The other message I will give to the leaders of the two parties is that obviously some of these events, attacks or bombs here or there, may happen, but once they have made the strategic choice for peace, they should stay the course, and deal with the terrorists when they strike. But not allow the terrorists to lead the game. Not allow the terrorists to determine when they meet, when they pursue peace and when they don't.
Q: Mr. Secretary-General, for a few days now there has been a sense around here at the UN that you would indeed be making this trip. But up until the last minute it seems like there was a lot of indecisiveness surrounding your decision. What finally made you decide that this was the right time to go to the region, and what role can you play that the U.S. doesn't feel it can play right now?
SG: I wouldn't call the discussions or the process I went through to decide "indecision". I think it was assessing the situation, analysing the situation, working with our partners for peace, and determining the right timing to go to the region, and when I thought it would be most opportune and helpful to go. So it was a question of analysis, a question of coordinating with others, and a question of timing. And so I am going at the precise moment that I think I should go. The other things, the previous discussions and all that were part of the process.
Q: On the same question, you have been on the telephone a lot to determine this trip. Can you tell us who you have been speaking to?
SG: Gosh, I have spoken to quite a lot of the leaders in the region. I have indicated obviously to the two parties, to Prime Minister [Ariel] Sharon and Foreign Minister [Shimon] Peres, to President [Yasser] Arafat. I have spoken to President Mubarak, Foreign Minister [Ahmed Maher el-Sayed] of Egypt, Secretary-General of the Arab League, Amre Moussa. I have spoken to the King [Abdullah] of Jordan, and I have been on the phone a lot with [Javier] Solana, the Prime Minister of Sweden [Goran Persson], who holds the European Presidency, [Russian Foreign Minister] Igor Ivanov, and of course, almost on a daily basis with Secretary of State Colin Powell, just as I have been with Solana and Igor Ivanov.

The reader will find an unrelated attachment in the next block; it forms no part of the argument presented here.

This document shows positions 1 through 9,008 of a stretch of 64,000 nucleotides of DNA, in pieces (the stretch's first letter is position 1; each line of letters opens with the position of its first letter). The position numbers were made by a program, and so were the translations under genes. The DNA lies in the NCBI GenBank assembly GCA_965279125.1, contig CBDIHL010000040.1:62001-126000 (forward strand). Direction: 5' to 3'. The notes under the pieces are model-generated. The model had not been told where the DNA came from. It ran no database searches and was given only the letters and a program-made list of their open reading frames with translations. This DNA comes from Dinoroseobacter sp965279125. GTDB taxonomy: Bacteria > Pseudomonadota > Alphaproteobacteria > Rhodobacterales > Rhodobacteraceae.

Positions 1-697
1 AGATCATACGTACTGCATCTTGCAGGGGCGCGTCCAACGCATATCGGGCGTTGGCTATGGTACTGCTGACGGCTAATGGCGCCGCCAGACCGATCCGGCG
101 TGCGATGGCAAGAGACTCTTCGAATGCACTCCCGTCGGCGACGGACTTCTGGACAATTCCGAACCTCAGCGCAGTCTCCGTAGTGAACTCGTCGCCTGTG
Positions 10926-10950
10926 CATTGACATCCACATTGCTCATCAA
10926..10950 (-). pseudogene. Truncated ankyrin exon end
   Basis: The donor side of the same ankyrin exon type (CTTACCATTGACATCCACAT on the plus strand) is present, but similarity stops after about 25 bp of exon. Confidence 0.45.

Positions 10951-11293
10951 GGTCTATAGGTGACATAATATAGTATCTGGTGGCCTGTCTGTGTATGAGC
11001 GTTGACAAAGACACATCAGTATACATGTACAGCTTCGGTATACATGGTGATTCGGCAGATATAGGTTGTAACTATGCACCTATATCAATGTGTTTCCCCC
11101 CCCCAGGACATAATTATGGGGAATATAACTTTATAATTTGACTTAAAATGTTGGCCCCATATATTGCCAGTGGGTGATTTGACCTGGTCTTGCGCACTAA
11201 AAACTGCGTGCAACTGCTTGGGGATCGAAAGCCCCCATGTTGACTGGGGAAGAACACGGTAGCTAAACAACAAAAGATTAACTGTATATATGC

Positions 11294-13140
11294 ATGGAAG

Q: Mr. Secretary. Do you think you could share with us what you consider the next steps in terms of confidence-building measures? Measures that you feel perhaps will really spur the process forward?
SG: Well, I think, without prejudging what the parties will do - I mean the confidence-building measures were one of the things - the ceasefire - for each party to appeal to its population to disengage, and avoid any violent acts. It would also require the right messages coming from the leaders. There should not be any incitement. The leaders have to watch their words. As I have had on occasion to say before "words can soothe, but words can also inflame". And in this sort of situation we don't need incitement. And then of course there will be the other issues of easing the economic squeeze on the Palestinians, and a whole series of other things that need to be done.
Q: Would you also be meeting with any non-government leaders, perhaps with people in the region?
SG: Well, I am rather on a very tight schedule. If time permits I would want to do that. Otherwise I will be focussing mainly on the leaders.
Spokesman: Thank you very much, ladies and gentlemen.
SG: Thank you.
For information media - not an official record